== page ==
Brazilian scientists turning nation into an agro-power


(Juan Forero/the Washington Post "When We Started To Plant In The Cerrado, I Could Never Have Imagined We'd Be Planting Wheat,"said Paulo Kramer, Who Came To The Arid Savanna In The 1980S. "Wheat Was For Cold Climates.")

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By Juan Forero
Washington Post Foreign Service
Saturday, October 16, 2010; 9:51 PM

CRISTALINA, BRAZIL - Barely two generations ago, the gently rolling hills here in Brazil's heartland were a knot of short, brittle trees and acidic soil considered unfit for agriculture. But on a recent morning, a New Holland harvester cut through golden husks of wheat on Paulo Kramer's farm.

Wheat, of course, is a temperate crop that flourishes in places like Kansas and South Dakota. But here in Brazil's Cerrado, a wide savannah that covers nearly a quarter of the country, wheat varieties created especially for tropical climates and nutrient-poor soil bloom alongside corn, soybeans and cotton.

Once seen as a wasteland, the Cerrado is now the motor of an agro-industry so potent that Brazil threatens to surpass the United States as breadbasket to the world. The answer to how that transformation happened can be found at a government-run agricultural research center, called Embrapa, where scientists make Brazil's poor soils fertile while developing crop varieties that will thrive here, such as wheat.

"When we started to plant in the Cerrado, I could never have imagined we'd be planting wheat," said Kramer, 50, who came here from southern Brazil in the 1980s and has 1,700 acres of farmland. "Wheat was for cold climates."

As Brazil prepares to elect a successor to President Luiz Inacio Lula da Silva on Oct. 31, the Latin American giant is widely considered an economic success story among emerging markets. Some analysts say its economy may become the fifth-largest by 2016, when the Olympic Games are staged in Rio de Janeiro, and Brazil's increasingly diverse industry produces automobiles, refrigerators, fighter planes and deep-sea oil platforms.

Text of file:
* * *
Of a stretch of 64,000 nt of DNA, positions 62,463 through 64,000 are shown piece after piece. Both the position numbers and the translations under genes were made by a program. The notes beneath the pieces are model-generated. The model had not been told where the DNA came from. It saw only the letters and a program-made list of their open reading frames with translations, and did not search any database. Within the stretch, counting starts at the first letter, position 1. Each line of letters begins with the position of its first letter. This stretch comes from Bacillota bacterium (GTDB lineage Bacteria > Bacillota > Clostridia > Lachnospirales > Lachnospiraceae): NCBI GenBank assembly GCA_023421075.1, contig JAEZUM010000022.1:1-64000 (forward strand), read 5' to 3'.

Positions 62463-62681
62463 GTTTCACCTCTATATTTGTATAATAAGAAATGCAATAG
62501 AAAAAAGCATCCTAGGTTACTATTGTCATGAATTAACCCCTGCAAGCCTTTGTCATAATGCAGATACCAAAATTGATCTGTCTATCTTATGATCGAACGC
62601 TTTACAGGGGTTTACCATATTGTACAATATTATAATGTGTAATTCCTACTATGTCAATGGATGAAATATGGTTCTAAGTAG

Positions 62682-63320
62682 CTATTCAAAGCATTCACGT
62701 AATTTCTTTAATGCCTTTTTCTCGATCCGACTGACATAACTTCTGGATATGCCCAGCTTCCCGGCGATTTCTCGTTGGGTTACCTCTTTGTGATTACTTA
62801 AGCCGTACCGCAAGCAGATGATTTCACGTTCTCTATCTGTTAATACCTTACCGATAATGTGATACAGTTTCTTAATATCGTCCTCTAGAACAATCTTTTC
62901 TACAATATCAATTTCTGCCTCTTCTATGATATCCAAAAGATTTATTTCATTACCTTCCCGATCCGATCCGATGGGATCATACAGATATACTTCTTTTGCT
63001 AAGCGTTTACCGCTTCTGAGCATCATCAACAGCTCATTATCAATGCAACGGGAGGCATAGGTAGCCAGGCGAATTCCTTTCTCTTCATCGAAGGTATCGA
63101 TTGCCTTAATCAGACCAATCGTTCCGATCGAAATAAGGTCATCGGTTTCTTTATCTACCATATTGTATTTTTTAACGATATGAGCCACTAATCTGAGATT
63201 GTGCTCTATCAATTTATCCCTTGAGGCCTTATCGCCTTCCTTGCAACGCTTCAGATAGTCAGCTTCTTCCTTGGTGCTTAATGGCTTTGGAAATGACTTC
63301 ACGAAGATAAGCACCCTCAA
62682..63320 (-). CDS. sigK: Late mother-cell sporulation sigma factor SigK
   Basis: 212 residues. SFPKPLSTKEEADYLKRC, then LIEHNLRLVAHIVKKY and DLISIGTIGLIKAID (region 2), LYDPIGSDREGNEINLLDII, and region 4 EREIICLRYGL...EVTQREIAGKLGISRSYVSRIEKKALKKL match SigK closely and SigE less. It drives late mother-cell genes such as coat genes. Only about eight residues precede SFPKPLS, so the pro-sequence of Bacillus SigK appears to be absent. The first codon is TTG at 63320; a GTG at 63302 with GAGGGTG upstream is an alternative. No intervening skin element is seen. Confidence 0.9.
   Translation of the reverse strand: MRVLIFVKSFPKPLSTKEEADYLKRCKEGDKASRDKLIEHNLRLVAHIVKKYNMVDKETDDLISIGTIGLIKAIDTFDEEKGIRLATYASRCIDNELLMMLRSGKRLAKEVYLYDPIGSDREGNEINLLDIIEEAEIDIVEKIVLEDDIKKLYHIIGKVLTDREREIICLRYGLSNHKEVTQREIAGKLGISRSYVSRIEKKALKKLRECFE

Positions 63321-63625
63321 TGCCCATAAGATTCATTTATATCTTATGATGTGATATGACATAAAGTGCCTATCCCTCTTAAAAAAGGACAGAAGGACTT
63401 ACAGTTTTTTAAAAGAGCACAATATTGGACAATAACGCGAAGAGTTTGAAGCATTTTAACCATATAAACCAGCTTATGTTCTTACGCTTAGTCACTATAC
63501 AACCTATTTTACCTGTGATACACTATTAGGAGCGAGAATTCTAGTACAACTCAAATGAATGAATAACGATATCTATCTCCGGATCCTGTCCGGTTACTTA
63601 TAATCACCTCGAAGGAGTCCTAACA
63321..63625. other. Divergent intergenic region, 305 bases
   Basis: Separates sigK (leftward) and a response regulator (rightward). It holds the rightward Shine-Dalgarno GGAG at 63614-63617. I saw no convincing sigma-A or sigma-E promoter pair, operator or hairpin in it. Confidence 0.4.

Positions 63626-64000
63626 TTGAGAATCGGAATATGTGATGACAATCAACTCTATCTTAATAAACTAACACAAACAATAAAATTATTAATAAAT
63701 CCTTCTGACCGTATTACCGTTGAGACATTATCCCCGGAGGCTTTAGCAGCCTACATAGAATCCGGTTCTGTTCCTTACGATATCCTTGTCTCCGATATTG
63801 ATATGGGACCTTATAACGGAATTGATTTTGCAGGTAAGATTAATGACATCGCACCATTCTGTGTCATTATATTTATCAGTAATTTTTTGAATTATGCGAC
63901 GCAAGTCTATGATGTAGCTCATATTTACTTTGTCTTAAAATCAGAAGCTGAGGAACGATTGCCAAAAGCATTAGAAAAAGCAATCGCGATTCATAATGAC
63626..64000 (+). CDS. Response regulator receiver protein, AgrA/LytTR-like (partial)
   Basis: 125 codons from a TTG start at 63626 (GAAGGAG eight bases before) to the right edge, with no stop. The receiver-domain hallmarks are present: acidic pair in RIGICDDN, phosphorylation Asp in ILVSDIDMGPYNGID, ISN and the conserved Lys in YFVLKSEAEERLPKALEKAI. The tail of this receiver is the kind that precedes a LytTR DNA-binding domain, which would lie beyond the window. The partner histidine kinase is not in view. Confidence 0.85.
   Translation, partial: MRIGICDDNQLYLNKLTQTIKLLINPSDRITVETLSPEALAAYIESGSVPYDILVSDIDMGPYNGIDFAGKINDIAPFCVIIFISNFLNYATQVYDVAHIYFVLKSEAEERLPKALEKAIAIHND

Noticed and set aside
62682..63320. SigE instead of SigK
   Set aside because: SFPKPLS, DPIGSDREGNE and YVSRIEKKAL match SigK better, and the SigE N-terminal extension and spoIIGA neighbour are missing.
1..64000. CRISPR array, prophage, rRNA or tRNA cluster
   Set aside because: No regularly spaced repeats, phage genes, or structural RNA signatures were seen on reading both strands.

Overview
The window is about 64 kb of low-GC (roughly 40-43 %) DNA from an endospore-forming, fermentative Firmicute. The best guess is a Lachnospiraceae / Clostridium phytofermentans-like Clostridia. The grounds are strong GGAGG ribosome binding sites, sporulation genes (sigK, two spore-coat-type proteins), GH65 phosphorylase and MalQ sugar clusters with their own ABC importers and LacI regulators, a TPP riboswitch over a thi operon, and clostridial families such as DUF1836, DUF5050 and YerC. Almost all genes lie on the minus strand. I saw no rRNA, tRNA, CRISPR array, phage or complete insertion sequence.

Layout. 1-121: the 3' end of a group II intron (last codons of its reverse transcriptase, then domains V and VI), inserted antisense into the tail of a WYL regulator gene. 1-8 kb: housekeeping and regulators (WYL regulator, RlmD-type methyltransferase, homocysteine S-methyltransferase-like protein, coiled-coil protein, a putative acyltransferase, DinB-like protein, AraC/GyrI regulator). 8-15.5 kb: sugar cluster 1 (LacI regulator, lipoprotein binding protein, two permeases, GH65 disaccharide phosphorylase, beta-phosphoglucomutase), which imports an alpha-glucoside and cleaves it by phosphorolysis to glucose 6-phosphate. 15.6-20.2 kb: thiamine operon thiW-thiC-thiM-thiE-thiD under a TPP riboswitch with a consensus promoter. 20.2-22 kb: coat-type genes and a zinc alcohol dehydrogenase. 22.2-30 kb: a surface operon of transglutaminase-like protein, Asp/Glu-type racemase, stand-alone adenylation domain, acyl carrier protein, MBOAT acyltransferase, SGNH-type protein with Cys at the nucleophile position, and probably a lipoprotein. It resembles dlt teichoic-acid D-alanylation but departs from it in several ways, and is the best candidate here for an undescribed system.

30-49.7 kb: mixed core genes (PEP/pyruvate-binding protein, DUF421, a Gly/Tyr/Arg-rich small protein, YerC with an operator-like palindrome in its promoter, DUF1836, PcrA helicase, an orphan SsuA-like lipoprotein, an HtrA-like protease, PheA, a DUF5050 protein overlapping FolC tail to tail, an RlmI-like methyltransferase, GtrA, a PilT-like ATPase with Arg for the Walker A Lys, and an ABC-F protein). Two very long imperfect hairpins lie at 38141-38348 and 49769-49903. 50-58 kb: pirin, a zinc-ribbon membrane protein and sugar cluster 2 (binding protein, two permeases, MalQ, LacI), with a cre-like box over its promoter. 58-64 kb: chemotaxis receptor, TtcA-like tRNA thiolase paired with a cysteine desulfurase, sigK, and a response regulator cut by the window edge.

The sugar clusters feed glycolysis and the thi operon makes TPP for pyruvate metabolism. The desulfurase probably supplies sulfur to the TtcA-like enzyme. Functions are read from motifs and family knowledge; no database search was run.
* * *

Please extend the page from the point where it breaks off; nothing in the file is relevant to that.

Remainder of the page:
Brazil, however, is perhaps best known as a dominant power in the exportation of foodstuffs, from meat to poultry, orange juice to coffee. Other rising giants, most notably China, cannot get enough of Brazil's soybeans and beef, its two signature exports. And poorer countries struggling to produce food, such as Venezuela and several African countries, want to emulate its success.

That has made the Brasilia headquarters of Embrapa, which stands for the Brazilian Agricultural Research Corp., an essential stop for foreign agriculture ministers and other dignitaries curious about how Brazil made the Cerrado green. In turn, under a directive from Lula, Embrapa is sending its scientists as near as Venezuela and as far as Mozambique to help improve production.

"What's happened there is the equivalent of the Green Revolution," said Andrew Colin McClung, an American whose work in the Cerrado in the late-1950s helped set the stage for Embrapa's innovations years later. "It's hard not to overemphasize their importance."

In the years since American farming went into overdrive, setting an example to be replicated worldwide, McClung and two Brazilian scientists would determine that the Cerrado could be made green by adding lime, phosphorous and other nutrients.

In 1973, whipsawed by oil shocks and facing the challenges of feeding the country's burgeoning population, the military dictatorship then ruling Brazil founded Embrapa. A collection of laboratories went up in the Cerrado, in tiny Planaltina outside of Brasilia.

Embrapa administrators knew their endeavor would not be fulfilled overnight, so they started by sending 1,200 young scientists to the best American and European universities for their master's degrees and doctorates.

By the 1980s, with hundreds of American-trained Brazilian scientists at work at Embrapa, the Cerrado began its transformation and Brazil went from exporting coffee, cacao and sugar to developing dozens of major products for export. Lured by cheap land and government credit, thousands of farmers began migrating from southern Brazil into the Cerrado, which now accounts for two-thirds of Brazil's agricultural output.


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